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Indigenous leader calls for a re-think on Howard’s proposals


Zoe Satherley
22 June 2007
Community activist and Southern Cross University academic Professor Judy Atkinson has ‘grave concerns’ about Prime Minister John Howard’s recently announced emergency measures to tackle child sexual abuse and drug and alcohol abuse in Indigenous communities.

“While we definitely need immediate government support and action to tackle these major issues – which I have repeatedly raised at government level for the past 20 years – Howard’s plan is ill-informed. It is a reactive plan which will only create distrust and further layers of trauma in Indigenous communities,” said Professor Atkinson, head of the University’s Gnibi College of Indigenous Australian Peoples.

“It is not a child-centred approach but a militaristic and punitive approach. Withholding welfare payments and alcohol to certain Indigenous communities will not build on the skills already inherent in these communities, nor will it strengthen networks of people already doing their best with limited resources and support.

“These restrictions may well place greater pressure on the perpetrators of violence and sexual abuse, but research shows that they are unlikely to modify their behaviour without other support, and will simply turn their anger back on themselves, and perhaps create other victims – child sexual assault is one issue in a continuum of issues which all need attention.

“I predict the issues will move from one place to another, and as people move off communities and into Northern Territory towns, despair has the potential to increase harm to self and to others.

“Community and welfare workers, themselves struggling to support victims of violence, will also feel increased despair, feeling unsupported and under-resourced to do impossible jobs. Such despair can lead to suicidal thoughts and actions.”

Professor Atkinson said she could not understand why the alcohol bans were being implemented only on Aboriginal-held land, as people could easily obtain alcohol from local towns and other sources, sometimes in exchange for sexual ‘favours’ from children.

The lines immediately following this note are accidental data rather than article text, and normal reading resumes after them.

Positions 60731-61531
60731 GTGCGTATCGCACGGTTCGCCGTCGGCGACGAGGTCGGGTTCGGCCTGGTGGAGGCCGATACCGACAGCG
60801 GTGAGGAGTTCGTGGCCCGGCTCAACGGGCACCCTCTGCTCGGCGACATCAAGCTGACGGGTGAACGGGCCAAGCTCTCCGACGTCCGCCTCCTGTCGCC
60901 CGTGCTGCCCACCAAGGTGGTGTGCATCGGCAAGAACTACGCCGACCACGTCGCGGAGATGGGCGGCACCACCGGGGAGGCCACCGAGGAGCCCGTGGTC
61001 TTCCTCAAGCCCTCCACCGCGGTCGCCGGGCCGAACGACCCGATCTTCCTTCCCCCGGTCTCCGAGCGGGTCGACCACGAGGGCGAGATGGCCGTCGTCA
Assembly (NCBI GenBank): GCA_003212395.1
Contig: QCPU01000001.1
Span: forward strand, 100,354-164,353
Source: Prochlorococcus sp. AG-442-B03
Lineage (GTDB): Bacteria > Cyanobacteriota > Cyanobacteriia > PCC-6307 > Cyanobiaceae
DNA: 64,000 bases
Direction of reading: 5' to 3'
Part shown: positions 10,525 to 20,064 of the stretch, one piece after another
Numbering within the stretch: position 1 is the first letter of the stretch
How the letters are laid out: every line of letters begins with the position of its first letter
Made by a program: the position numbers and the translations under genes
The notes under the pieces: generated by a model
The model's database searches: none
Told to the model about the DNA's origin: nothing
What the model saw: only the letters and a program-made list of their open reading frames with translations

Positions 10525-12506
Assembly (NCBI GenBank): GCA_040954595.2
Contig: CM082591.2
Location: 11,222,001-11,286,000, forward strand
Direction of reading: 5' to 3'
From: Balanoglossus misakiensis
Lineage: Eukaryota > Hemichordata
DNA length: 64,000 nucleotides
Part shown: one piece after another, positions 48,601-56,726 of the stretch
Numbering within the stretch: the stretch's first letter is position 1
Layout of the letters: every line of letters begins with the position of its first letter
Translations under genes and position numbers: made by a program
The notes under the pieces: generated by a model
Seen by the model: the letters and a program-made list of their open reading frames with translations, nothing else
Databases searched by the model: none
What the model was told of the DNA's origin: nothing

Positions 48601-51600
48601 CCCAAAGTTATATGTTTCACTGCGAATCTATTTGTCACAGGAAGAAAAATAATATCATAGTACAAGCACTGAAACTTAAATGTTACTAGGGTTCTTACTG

She would like to see the Federal Government develop a more sensible and realistic plan to tackle the underlying issues and put in place measures that strengthen, empower, educate and support Indigenous communities.

As an immediate step she would like to see financial support for women who already provide, at their own expense, ‘safe houses’ for women and children, and extra funding for existing Aboriginal health and welfare service providers already at breaking point and unable to meet community need.

A better national approach, she feels, would be to call for those Indigenous communities who want help – and are prepared to work with multi-disciplinary government teams – to self-nominate and be adequately supported to make social, cultural and economic changes of benefit to the whole community.

“This is a long-term, systemic approach for which I have been seeking funding for many years. There is no quick fix. The problems have been created over many generations and will take many generations to heal,” Professor Atkinson said.

“Education at all levels from pre-school to university is a major key to cultural shift and John Howard’s program does not address this at all.”

Southern Cross University Acting Vice-Chancellor, Professor Bill MacGillivray, said the University was proud of the leadership role that Gnibi and Professor Judy Atkinson have taken both preceding and following the Prime Minister’s declaration of a national emergency in relation to the plight of Indigenous children.

“Professor Atkinson has for many years endeavoured to raise all aspects of the challenges facing Indigenous communities in relation to violence against women, alcohol abuse and the sexual abuse of children, and the potential of education to be a key part of the solution,” he said.

“While this is an issue of leadership for the whole of Southern Cross University, Professor Atkinson is a catalyst for change and the fact that she is one of the pre-eminent voices in national and local media is clear recognition of her work and reputation, and of the important role Gnibi is playing.

“Professor Atkinson and Gnibi have spent many years raising the issues which are only now being highlighted as a ‘national emergency’ and putting in educational and support programs to address some of these challenges.

“The University endorses Professor Atkinson’s role as a leading advocate of change in the nation’s approach to tackling these highly sensitive and yet devastating problems facing Indigenous communities across the nation.

“We will continue to support educational programs which can provide a solid basis for the ongoing and sustainable recovery of these communities and recognise the need for all Australians, Indigenous and non-Indigenous, to play a role in finding solutions.”

Photo: Professor Judy Atkinson, head of Gnibi College of Indigenous Australian Peoples at Southern Cross University.